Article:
During the DADT fight, the fall-back position of those opposed to lifting the repeal was that it would have a negative effect on good order and discipline. The Palm Center found that the repeal had no impact on good order, morale, or retention. Given both the relative size of the transgender community to the LGB community, and the fact that many transgender people are both perceived as their target gender AND also as heterosexual, there is no reason to believe that inclusion of transgender people will have a measurable impact on good order, discipline, morale, or retention either.
Supposedly “pragmatic” objections to transgender service are thrown out by homophobic/transphobic individuals like Elaine Donnelly. When transition would occur? How will transition affect deployments? What about uniforms and sex segregated facilities? How do we prevent the transition period from affecting readiness? What about health care? Who would willing serve beside a transgender person?
For every “impossible” or insurmountable issue, there are many potential solutions. Eleven other countries have already answered all of these questions. Two studies (Kerrigan, Yerke & Mitchell) in the past year examined possible answers. Three more are due by the end of the year. The Palm Center just received a 3 year, $1.35 million grant to study the issue and develop potential solutions. In short, it’s not rocket science. There is a laundry list of valid answers to every single question, and the list will only get bigger in the next few years.
It is increasingly difficult at an intellectual level to support the status quo. It goes against everything that the medical and psychological communities have to say about transgender people. It goes against what we observe in transgender individuals who are serving. It goes against our understanding of how transgender people should be treated under the law. It even goes against our deeply held convictions that individuals should be judged on how well they do their job, and not on factors which have no bearing on that ability.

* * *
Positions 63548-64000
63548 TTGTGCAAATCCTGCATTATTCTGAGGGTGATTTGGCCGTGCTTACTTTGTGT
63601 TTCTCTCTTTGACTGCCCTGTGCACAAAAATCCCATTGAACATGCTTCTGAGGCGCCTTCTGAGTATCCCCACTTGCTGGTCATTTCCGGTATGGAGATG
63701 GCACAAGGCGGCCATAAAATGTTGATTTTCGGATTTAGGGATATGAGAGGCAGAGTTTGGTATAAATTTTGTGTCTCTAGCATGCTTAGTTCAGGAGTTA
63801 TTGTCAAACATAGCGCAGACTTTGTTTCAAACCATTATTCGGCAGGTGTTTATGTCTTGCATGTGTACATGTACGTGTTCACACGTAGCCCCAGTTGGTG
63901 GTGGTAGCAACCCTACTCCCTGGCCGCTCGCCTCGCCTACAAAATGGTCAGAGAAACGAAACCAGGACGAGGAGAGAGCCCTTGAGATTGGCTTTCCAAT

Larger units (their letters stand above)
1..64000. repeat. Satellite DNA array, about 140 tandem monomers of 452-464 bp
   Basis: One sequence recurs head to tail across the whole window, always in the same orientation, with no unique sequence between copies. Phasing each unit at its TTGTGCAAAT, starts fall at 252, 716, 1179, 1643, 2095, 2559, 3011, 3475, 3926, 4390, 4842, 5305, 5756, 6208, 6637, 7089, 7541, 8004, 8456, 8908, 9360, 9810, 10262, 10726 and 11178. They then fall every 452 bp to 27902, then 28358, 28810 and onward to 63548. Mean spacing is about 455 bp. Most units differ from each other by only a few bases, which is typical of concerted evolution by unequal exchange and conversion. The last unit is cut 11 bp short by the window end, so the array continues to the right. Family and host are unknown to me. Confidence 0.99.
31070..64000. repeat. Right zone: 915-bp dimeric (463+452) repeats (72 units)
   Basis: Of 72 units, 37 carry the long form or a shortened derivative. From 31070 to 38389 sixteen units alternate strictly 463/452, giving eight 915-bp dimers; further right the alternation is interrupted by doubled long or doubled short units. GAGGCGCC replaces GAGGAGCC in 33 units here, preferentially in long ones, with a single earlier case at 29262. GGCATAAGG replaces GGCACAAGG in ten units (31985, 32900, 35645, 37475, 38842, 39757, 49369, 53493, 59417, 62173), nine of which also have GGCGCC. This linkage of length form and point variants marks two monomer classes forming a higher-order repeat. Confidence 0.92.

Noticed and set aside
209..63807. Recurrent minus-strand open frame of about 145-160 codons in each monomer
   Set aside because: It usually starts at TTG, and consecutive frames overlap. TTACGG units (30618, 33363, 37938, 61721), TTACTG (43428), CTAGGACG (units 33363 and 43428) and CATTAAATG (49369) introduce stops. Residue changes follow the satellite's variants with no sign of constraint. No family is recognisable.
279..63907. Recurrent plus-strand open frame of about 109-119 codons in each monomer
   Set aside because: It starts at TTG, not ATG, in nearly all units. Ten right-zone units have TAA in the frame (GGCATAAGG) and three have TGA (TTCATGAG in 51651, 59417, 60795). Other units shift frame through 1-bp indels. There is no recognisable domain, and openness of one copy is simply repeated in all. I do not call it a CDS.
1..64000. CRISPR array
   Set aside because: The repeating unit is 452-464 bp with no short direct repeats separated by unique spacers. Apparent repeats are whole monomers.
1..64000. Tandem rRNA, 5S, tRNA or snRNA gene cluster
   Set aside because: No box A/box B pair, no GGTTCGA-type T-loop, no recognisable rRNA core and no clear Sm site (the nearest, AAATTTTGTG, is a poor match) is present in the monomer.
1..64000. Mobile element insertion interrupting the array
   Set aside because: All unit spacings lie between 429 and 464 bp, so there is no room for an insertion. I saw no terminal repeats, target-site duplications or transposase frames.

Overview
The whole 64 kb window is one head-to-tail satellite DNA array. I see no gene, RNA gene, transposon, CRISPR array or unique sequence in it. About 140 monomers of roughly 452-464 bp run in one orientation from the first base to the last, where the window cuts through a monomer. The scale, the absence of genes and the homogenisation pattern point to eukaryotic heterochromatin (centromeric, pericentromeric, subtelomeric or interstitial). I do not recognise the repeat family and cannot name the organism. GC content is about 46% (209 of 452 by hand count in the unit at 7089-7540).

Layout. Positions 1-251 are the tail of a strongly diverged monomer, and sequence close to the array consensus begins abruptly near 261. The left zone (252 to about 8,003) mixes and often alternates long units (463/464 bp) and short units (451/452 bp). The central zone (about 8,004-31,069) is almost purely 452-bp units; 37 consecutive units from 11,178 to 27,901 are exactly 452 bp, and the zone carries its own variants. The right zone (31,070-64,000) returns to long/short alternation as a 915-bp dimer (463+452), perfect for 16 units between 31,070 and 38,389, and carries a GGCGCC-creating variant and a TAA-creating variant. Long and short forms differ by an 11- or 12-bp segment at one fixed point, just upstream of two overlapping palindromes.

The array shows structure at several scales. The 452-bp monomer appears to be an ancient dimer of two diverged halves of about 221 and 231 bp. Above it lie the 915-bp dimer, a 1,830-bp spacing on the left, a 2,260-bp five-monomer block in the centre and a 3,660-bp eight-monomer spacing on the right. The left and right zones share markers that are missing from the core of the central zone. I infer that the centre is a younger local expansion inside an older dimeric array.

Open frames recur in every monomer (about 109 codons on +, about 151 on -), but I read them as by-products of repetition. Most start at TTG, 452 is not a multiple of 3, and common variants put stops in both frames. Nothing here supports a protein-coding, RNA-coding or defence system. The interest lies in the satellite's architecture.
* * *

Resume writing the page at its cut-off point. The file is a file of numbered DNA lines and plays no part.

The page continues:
When we as a people allow harm to come to others through our own inaction or biases, it is a moral failing. We have run out of viable excuses for the status quo when it comes to transgender people in the military. The people I represent have constantly asked when our time will come. With the repeal of DADT, the end of DOMA Article 3, and excuses growing thinner by the day, we have our answer.
The time is now.
Brynn Tannehill is originally from Phoenix, Ariz. She graduated from the Naval Academy with a B.S. in computer science in 1997. She earned her Naval Aviator wings in 1999 and flew SH-60B helicopters and P-3C maritime patrol aircraft during three deployments between 2000 and 2004. She served as a campaign analyst while deployed overseas to 5th Fleet Headquarters in Bahrain from 2005 to 2006. In 2008 Brynn earned a M.S. in Operations Research from the Air Force Institute of Technology and transferred from active duty to the Naval Reserves. In 2008 Brynn began working as a senior defense research scientist in private industry. She left the drilling reserves and began transition in 2010. Since then she has written for OutServe magazine, The Huffington Post, and Queer Mental Health as a blogger and featured columnist. Currently, she is on the board at SPART*A. Brynn and her partner currently live in Xenia, Ohio, with their three children.
We invite you to sign up for our new mailing list, and subscribe to The New Civil Rights Movement via email or RSS.